Jack Shafer

So Warren Buffett likes newspapers again?

By Jack Shafer
May 18, 2012

Just because Warren Buffett blew $142 million in cash on 63 daily and weekly Media General newspaper titles yesterday doesn’t mean that newspapers are back. All it means is that an old cow that’s still a milker has been moved to a neighboring farm’s pasture, where it will be squeezed until it can give no more and will then be ground into pet food.

Candidate-press relations are, well, about as ‘sour’ as usual

By Jack Shafer
May 16, 2012

Having secured the nominations of their parties, Barack Obama and Mitt Romney have set their campaign throttles to late-spring idle with a speech here, a speech there, a commencement address over there, and fundraisers and soft TV appearances everywhere. Eventually, the two candidates will stop coasting, but until they do, reporters will continue to lard their work with exercises in meta-journalism, such as today’s 1,800-word Politico piece, “Obama and Romney’s common foe.”

Aiming for Bradlee but missing

By Jack Shafer
May 9, 2012

This review originally appeared in the Washington Post on May 6, 2012, and is being reprinted by permission of the Post.

Anatomy of a leak, 1966-67

By Jack Shafer
May 8, 2012

Every leaker of information has an agenda. The leaker can be an honest whistleblower, a spinner, a junior Machiavelli, a nut job, a misinformed flunky or a combination of several of the above. But with every trickle of privileged information, the leaker invites other interested parties to leak their side of the story, setting institutions against institutions and publications against publications.

Rupert Murdoch’s escape act

By Jack Shafer
May 1, 2012

The publication today of Parliament’s 121-page report (pdf) on phone hacking has the British press all but publishing obituaries for Rupert Murdoch. The report damns him for turning “a blind eye” to the scandal of phone hacking at his companies, News Corporation and News International.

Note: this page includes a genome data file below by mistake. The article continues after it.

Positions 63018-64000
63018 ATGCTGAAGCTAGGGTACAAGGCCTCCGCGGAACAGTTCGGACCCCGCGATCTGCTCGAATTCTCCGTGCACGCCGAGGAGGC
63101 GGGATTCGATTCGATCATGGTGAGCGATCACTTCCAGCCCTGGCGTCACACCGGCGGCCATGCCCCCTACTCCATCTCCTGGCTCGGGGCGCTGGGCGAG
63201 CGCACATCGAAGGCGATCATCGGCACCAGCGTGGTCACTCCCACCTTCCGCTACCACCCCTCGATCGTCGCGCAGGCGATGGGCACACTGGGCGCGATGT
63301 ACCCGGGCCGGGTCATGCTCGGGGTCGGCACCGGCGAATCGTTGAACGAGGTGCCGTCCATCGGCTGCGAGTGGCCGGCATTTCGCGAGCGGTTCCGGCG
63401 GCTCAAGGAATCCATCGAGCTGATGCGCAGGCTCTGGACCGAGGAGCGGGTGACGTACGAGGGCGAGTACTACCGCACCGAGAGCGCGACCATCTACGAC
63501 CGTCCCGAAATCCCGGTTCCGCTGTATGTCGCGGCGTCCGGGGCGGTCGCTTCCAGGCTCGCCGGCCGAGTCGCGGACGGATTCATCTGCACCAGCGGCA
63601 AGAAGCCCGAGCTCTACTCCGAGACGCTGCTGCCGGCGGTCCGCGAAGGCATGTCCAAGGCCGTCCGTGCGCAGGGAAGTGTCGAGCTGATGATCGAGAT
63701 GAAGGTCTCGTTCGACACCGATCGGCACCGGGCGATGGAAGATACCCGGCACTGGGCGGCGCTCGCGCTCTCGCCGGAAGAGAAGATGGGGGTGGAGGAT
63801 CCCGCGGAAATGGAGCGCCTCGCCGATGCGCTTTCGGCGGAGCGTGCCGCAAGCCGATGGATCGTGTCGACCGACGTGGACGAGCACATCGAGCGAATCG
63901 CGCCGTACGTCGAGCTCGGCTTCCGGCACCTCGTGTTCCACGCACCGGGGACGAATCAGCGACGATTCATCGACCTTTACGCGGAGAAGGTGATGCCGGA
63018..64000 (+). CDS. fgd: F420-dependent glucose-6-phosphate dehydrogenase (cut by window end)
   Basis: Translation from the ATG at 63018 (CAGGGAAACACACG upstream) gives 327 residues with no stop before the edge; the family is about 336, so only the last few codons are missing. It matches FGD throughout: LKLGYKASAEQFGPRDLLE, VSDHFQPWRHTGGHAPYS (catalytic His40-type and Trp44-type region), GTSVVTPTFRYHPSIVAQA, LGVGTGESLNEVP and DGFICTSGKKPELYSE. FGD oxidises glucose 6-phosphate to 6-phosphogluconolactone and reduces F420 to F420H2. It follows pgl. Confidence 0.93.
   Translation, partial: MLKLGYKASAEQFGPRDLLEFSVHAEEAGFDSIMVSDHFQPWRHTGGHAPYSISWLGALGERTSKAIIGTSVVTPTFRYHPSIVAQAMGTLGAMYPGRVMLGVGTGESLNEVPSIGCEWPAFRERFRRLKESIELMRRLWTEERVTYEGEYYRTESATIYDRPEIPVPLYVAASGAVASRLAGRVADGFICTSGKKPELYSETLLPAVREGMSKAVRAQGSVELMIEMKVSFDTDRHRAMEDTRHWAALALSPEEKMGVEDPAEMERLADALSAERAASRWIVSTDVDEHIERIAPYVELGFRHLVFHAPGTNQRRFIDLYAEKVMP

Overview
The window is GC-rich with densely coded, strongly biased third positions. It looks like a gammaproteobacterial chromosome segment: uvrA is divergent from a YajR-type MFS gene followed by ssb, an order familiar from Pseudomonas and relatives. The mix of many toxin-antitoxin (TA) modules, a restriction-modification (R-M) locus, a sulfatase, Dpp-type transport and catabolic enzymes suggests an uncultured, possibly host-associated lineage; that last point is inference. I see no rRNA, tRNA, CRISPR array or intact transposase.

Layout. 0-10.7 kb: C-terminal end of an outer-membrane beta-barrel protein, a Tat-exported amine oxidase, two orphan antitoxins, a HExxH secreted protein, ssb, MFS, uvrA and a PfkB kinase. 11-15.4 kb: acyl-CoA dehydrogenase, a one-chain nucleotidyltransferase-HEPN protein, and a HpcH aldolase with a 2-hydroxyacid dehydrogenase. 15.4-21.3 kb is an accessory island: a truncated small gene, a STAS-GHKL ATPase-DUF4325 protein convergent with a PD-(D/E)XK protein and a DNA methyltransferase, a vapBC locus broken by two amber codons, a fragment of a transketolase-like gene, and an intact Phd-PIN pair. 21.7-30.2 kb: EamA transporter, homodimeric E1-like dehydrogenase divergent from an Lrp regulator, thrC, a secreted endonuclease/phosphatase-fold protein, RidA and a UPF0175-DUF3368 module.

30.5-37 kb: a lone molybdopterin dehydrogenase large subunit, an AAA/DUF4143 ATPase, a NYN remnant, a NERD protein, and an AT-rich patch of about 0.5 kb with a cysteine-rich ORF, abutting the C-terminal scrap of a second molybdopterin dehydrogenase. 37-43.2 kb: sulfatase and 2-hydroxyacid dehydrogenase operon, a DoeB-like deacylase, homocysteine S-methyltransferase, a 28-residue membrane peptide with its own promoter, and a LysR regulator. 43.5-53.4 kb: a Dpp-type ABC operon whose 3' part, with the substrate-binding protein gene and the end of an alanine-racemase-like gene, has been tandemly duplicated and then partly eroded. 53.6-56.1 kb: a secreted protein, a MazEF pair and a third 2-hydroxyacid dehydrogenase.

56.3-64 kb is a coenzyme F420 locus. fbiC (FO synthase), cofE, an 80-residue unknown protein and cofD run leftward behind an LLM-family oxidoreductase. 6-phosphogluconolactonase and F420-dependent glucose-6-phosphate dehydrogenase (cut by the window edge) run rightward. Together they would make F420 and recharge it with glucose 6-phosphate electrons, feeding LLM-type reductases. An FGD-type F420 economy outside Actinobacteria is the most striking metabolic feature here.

What did Ben Bradlee know, and when did he know it?

By Jack Shafer
April 30, 2012

In 1990, former Washington Post Executive Editor Ben Bradlee told journalist Barbara Feinman, who was helping him on his memoir A Good Life: Newspapering and Other Adventures, that he had “a little problem with Deep Throat.” Bradlee, who was then 69 years old, continued:

Who cares if Murdoch lobbied?

By Jack Shafer
April 25, 2012

Pummel Rupert Murdoch and his minions all you want for News Corp.’s phone-hacking of celebrities and crime victims, its computer-hacking, its blagging, its bribing of police, its payments of hush money, its obstruction of justice, and its operation of what former British Prime Minister Gordon Brown once called a “criminal-media nexus.”

Sadly, human trophies are as old as war itself

By Jack Shafer
April 18, 2012

If you talk very long with soldiers who’ve seen combat, they’ll offer that death is a joke. Not a very funny joke, but one that never gets old. With every new war, with every new brigade of recruits, soldiers rediscover the death joke and retell it by taking battlefield trophies of enemy equipment, enemy personal effects and even staged photos with enemy body parts, as the Los Angeles Times reports today.

Fox mole hunting

By Jack Shafer
April 11, 2012

A Fox News Channel employee has turned mole at the behest of Gawker and has now filed two dispatches from the House that Roger Ailes Built.

Instagrammatical man

By Jack Shafer
April 9, 2012

Today, Facebook purchased Instagram – maker of the wildly popular iPhone and Android photo-sharing app of the same name – for $1 billion. That’s a lot of money for a company that’s less than two years old and has no real revenues. But viewed historically the deal is a smart one. Facebook founder Mark Zuckerberg is onto something. The human desire for self-expression – to say something as simple as “I’m here” – is insatiable, and Instagram exploits it superbly.